You all know what I’m talking about. For whatever reason, there’s that one song in your daily arsenal that, for lack of a better phrase, kicks your ass. Whether it’s the direct message being spelled out lyrically, your own interpretation of the lyrics, or maybe it’s a place those lyrics bring you to. For whatever reason it may be, this song entirely breaks you down.
How did you get to this headspace? Why are you reflecting on songs that break your heart, Taylor?
Music is a weird thing. It brings people from different backgrounds, different walks of life, different stressors together. It can explain a feeling when words fail to accurately depict one’s emotional stance. Then there’s the aspect of the whole music thing that can take you out of your current situation and bring you to a different mental state; a different place; a better time.
Right now, for me, that song is “Kansas City”. I’d tell you what it’s about, but I’ll do one better and let you figure it out on your own by listening above (oh, and you’re welcome in advance).
This song was released 3 days after I got back from the perfect birthday trip to the beautifully humbling mountains of Colorado. For me, there’s something about the mountains. This wasn’t my first time there, either. I grew up going to Lake Tahoe and Colorado later on in life, and have always enjoyed my time there, but there was something different about this trip.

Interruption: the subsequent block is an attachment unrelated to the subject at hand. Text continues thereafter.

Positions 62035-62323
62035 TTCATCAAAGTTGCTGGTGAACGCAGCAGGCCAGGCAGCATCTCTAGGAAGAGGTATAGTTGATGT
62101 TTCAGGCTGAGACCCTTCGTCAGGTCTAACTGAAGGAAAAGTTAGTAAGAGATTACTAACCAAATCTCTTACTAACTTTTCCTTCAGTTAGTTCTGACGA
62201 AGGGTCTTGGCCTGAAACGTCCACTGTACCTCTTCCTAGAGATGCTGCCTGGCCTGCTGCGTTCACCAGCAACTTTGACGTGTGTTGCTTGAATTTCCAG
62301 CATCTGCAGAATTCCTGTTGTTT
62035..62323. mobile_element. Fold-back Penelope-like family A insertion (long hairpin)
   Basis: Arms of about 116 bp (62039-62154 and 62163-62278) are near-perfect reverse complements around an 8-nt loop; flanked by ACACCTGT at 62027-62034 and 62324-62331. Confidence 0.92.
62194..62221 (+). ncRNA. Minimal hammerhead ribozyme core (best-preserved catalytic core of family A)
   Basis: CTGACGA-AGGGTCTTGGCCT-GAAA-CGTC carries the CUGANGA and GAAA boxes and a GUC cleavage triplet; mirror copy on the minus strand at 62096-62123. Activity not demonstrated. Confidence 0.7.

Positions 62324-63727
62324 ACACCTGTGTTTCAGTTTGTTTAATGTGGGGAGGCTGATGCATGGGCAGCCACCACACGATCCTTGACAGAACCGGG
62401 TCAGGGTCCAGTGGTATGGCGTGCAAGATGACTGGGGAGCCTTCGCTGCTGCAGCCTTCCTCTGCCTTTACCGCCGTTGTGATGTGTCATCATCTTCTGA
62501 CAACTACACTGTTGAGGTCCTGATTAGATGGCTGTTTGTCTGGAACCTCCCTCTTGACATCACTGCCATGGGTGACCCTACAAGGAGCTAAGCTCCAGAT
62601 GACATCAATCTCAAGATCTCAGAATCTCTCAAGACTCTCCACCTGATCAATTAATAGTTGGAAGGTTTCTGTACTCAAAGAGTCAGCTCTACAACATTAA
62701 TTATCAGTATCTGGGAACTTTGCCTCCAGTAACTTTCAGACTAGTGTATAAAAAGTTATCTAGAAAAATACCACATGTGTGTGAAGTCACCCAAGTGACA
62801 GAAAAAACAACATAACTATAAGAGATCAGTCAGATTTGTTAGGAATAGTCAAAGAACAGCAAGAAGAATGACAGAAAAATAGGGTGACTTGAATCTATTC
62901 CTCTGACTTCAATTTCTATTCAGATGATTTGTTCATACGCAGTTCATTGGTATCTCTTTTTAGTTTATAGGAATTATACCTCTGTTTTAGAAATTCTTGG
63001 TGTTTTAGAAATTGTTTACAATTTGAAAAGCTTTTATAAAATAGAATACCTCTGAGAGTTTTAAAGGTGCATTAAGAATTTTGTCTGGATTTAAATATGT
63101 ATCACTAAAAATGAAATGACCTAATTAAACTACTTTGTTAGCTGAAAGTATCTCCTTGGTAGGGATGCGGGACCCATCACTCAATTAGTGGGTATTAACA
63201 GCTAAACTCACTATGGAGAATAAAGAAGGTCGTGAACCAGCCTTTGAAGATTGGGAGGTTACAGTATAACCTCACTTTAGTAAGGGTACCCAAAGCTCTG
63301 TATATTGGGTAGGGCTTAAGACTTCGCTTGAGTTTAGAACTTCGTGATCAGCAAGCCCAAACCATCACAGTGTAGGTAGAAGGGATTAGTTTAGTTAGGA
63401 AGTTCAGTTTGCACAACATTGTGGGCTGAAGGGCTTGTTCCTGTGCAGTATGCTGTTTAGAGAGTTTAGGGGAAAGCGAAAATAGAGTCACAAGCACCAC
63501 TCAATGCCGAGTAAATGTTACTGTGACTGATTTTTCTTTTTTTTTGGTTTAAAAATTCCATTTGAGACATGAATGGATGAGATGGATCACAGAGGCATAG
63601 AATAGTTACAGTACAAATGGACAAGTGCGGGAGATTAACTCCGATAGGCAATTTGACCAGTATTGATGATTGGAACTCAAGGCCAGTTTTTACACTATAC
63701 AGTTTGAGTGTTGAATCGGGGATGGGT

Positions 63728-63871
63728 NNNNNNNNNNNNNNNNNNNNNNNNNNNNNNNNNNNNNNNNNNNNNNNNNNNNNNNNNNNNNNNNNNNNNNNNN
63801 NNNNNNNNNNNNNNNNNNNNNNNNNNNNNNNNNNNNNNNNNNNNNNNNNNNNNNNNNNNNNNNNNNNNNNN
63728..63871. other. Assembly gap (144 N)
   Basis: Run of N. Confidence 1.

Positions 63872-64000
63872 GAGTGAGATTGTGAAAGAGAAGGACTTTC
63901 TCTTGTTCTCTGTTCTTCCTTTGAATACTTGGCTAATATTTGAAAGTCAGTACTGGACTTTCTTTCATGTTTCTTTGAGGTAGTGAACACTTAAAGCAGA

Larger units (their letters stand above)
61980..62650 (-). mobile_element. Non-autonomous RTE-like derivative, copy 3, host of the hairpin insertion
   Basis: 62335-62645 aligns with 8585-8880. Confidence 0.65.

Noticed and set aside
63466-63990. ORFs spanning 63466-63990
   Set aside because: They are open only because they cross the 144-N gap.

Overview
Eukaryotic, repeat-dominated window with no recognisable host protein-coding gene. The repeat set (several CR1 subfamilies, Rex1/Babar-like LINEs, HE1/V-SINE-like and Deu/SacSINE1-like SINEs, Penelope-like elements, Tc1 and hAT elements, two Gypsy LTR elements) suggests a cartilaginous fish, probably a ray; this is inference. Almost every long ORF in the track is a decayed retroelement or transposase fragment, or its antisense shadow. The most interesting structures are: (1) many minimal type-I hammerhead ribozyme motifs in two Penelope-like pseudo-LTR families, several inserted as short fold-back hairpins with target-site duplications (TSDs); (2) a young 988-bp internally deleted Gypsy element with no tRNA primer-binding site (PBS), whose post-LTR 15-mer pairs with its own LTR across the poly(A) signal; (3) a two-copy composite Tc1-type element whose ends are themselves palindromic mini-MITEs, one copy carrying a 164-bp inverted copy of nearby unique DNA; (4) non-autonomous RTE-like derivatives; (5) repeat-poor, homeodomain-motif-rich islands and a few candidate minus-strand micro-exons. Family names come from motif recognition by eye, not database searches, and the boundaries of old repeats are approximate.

It’s not just the fact that we didn’t run into any bumps; the people of the town we stayed in were warm, welcoming and accommodating. The weather was perfect for skiing; we got 4 inches of fresh powder as a birthday gift to yours truly. I mean, yeah, of course I had a great time, and anyone is sad to leave vacation.
But this was more than just a vacation. It was more than just a good time. It brought back a feeling I haven’t possessed in over a year; one of freedom and pure joy. One of purpose and light. I felt rejuvenated and understood.
Since being back, I’ve felt none of those things, but I’ve surely felt pain and anxiety with their absence. I’ve felt lost, unmotivated; overall lacking something that I clearly need to do more than merely exist in the world day in and day out.
Let’s not forget about “Kansas City” and it’s role, here. As I mentioned, this song dropped 3 days after getting back from Colorado. The 2 days leading up to this release, I didn’t talk to many people. I went to work, plugged in headphones and got after it. Then Friday came. The Mowglis, in my honest and sincere opinion, are incapable of making a bad song. They just can’t do it.
That Friday, I got in my car to head to work, opened Spotify and immediately searched “Kansas City”. There’s no better time to listen to new music than on your morning commute, just trust me on this one. Colin, a member of the band, had been hyping of the song for weeks, tweeting about what it meant to him, how emotional he got playing it live at shows. Knowing that, I knew this was going to be a little different from the typical Mowgs I’m used to.
The song plays on, and my connection with it grows as each second passes. Then the pre-chorus hit, and it hit hard.
“Been in a new town, got the same issues to work through. Turns out when you move, you just take it all with you”
Did going to the mountains validate my desire to move out there someday in the near future? Yeah, of course. That’s something that’s kept me going every day. So when I heard these lines, my first reaction was ok, Taylor, whatever you’re struggling with now; it’s not going to magically go away because you’re in the mountains. It’s still going to be there underneath the surface. Then I thought about it more, and there’s nothing I feel I’m trying to run away from; there’s no obstacle directly in my way that I feel moving cities and states would resolve, even temporarily.